Tim Rutten: Beware the bully pulpit

Posted by Kendall Harmon

Participants in the pulpit initiative also are wrong on their history. From the founding it has been clear that James Madison and Thomas Jefferson, the architects of our notions of religious liberty, intended to prohibit the state from dictating the content of religious convictions. Thus this preamble to the Virginia Statute of Religious Freedom, which Jefferson drafted in 1777: "Whereas Almighty God hath created the mind free; that all attempts to influence it by temporal punishments or burthens, or by civil incapacitations, tend only to beget habits of hypocrisy and meanness ... that to compel a man to furnish contributions of money [through taxation] for the propagation of opinions which he disbelieves, is sinful and tyrannical; that even the forcing him to support this or that teacher of his own religious persuasion, is depriving him of the comfortable liberty of giving his contributions to the particular pastor whose morals he would make his pattern, and whose powers he feels most persuasive to righteousness ..."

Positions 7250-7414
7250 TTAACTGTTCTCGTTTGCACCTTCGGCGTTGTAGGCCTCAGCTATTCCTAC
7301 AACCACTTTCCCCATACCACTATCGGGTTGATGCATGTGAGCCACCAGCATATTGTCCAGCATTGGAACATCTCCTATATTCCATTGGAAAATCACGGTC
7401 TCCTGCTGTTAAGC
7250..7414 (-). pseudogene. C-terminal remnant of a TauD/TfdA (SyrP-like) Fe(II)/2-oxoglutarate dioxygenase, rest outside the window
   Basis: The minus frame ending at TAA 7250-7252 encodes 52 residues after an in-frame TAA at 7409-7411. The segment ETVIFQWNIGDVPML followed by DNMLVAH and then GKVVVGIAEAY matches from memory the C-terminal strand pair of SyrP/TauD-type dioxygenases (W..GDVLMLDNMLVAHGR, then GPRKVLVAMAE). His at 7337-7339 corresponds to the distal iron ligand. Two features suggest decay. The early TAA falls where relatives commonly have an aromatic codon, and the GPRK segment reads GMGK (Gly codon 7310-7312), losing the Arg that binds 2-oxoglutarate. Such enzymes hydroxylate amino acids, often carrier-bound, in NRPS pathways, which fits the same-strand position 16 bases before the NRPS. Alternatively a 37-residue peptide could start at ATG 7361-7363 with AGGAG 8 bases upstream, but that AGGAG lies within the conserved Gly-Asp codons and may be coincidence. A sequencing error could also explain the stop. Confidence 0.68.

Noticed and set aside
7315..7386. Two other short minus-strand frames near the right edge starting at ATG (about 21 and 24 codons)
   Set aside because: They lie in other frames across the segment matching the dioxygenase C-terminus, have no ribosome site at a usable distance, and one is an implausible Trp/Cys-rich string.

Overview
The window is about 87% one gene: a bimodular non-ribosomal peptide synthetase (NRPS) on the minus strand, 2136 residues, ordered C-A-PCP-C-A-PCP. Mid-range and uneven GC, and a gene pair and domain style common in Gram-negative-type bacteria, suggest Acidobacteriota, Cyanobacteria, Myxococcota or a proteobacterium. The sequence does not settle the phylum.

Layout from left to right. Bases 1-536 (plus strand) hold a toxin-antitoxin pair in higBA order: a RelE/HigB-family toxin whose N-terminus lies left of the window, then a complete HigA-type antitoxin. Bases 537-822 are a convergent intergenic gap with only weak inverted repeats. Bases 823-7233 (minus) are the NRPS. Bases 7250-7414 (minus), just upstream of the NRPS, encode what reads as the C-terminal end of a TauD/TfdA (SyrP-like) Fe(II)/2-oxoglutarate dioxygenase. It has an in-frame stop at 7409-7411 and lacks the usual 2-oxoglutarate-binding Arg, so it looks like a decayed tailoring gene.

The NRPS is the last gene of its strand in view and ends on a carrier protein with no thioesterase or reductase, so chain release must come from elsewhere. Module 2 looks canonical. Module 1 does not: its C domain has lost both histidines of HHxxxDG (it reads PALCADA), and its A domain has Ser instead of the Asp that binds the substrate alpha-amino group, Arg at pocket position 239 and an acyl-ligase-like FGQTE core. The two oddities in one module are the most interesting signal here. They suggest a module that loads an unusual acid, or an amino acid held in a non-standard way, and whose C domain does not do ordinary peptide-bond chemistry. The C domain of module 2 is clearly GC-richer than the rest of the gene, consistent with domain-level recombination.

That sounds a lot like the spirit of the current tax code, which makes funds available from our collective purse for pursuit of the common good, though not political advantage.

Read it all.

Filed under: * Christian Life / Church LifeParish MinistryPreaching / Homiletics* Culture-WatchLaw & Legal IssuesReligion & Culture* Economics, PoliticsPolitics in General

Posted September 27, 2008 at 4:15 pm [Printer Friendly] [Print w/ comments]
Registered members must log in to comment.

Next entry (above): Consensus on Wall Street Rescue Plan Is Said to Be Near

Previous entry (below): Philip Yancey: On the Grand Canyon Bus

Return to blog homepage

Return to Mobile view (headlines)